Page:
Osamu Dohi, MD, PhD and Yoshito Itoh, MD, PhD
In Japan, endoscopic submucosal dissection (ESD) is one of the standard treatments to achieve en bloc resection of superficial gastrointestinal (GI) neoplasms.1–3 ESD procedures for treatment of superficial GI neoplasms have rapidly spread in Japan and other East Asian countries.
Although ESD is a superior endoscopic resection technique with a high en bloc resection rate compared to endoscopic mucosal resection, there are many factors that can contribute to its potential difficulty. In such cases, ESD can be associated with higher rates of perioperative complications, with bleeding and perforation being the most commonly encountered. Once a complication occurs, ESD becomes more difficult and sometimes even impossible to complete. These technical difficulties and potential perioperative complications have slowed the dissemination of ESD and its adoption worldwide as a standard endoscopic therapy for superficial GI neoplasms.
The scissors-type electrosurgical knife is a novel, dedicated ESD device developed to reduce the risk of complications associated with endoscopic dissection. Initial clinical studies have shown that the scissors-type knives are safe and a technically efficient method for ESD.4–12 The purpose of this chapter is to introduce and describe technical aspects of ESD with the scissors-type knife and to overview the available literature on its safety and efficacy.
Tools and Techniques
The Clutch Cutter (Fujifilm) (Figure 23-1),7–9 and SB Knife (Sumitomo Bakelite)10–12 are the 2 main scissors-type electrosurgical knives available commercially. These knives can grasp and cut the target tissue using an electrosurgical current. This chapter will primarily focus on the ESD technique using the Clutch Cutter. A more detailed description of the SB Knife can be found in Chapter 11.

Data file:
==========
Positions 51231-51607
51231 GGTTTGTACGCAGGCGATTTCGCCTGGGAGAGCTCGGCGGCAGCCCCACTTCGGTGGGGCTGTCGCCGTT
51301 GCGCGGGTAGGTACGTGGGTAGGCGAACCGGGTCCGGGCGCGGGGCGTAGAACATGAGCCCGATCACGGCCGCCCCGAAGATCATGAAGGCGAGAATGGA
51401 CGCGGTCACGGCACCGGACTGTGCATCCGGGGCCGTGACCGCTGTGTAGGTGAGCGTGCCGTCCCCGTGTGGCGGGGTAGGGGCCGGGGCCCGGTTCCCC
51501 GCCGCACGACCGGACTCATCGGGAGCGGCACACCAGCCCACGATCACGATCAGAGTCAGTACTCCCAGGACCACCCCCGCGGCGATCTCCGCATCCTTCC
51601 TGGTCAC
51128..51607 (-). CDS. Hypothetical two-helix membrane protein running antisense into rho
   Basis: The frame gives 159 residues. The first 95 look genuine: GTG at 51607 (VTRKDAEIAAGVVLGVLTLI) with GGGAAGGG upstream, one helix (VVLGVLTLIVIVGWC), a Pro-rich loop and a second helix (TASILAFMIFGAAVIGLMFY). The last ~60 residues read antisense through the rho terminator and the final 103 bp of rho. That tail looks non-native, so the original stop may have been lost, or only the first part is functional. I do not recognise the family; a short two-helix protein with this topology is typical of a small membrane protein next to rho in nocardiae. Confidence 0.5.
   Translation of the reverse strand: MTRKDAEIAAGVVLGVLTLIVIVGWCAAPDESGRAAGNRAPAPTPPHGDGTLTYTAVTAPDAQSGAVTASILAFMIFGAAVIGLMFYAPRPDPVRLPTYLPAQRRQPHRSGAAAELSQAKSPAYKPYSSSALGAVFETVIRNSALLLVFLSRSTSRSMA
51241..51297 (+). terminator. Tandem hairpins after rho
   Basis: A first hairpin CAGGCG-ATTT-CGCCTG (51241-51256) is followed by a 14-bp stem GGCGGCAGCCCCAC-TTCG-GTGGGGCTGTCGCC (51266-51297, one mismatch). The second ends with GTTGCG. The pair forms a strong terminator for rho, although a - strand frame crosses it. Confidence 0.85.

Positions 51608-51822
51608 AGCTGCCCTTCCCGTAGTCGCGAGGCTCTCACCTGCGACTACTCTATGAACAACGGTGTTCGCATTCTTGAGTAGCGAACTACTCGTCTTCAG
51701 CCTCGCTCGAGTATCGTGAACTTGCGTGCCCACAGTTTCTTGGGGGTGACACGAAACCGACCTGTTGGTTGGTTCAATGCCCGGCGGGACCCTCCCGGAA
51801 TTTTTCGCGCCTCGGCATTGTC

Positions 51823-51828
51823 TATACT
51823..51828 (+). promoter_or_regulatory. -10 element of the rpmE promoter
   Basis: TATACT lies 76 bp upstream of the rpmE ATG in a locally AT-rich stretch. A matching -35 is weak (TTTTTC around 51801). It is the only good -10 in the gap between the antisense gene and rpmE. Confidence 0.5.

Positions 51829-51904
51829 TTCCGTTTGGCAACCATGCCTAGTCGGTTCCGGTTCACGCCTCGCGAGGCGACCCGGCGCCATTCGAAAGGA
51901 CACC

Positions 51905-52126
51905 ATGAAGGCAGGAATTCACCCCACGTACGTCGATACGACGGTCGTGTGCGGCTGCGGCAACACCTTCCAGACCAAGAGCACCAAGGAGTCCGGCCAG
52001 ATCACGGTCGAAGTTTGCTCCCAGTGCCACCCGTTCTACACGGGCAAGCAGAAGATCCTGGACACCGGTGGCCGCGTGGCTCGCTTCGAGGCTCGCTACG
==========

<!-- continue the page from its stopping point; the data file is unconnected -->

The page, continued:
The Clutch Cutter has a 0.8 mm wide and 3.5 or 5.0 mm long serrated cutting edge to facilitate grasping the tissue. The diameter of the forceps is 2.7 mm. The outer side of the knife is insulated so the electrosurgical current energy is concentrated at the inner blades to avoid inadvertent thermal injury to the surrounding tissue. Furthermore, the knife can be rotated to the desired orientation. The Clutch Cutter can be used with any standard endoscope with a working channel width of 2.8 mm or larger.7,8
The ICC-200, ICC-300, VIO300D (Erbe) and ESG100 (Olympus) are the most common electrosurgical units (ESUs) used worldwide. Each ESU has different modes/settings that are particular to that company. Hence, it is important to be familiar with your ESU to program the appropriate settings for ESD. For the VIO300D, we favor using ENDO CUT I (effect 1, cut duration 4, and cut interval 1) both for mucosal incision and submucosal dissection. FORCED COAG (effect 2, 30 W) can be used for hemostasis during dissection.
Markings to delineate the outer margins of the target lesion can be safely performed with the Clutch Cutter. Circumferential markings should be placed approximately 2 to 5 mm outside the lesion’s margins using the tip of the closed Clutch Cutter with FORCED COAG (effect 3, 30 W).
Endoscopic Submucosal Dissection Procedure
The ESD procedure consists of the following steps: circumferential mucosal incision, submucosal dissection, precoagulation, and hemostasis. All of these steps can be performed with the same maneuver: (1) grasping the target tissue (fixation), (2) lifting the grasped tissue (separation of the grasped tissue from the appropriate underlying muscle layer), and (3) cutting the grasped tissue (or coagulating the blood vessel) using an electrosurgical current with ESU (Figure 23-2). All of these steps with the Clutch Cutter are relatively simple and comparable to the techniques used with hot- or cold-biopsy forceps.7–9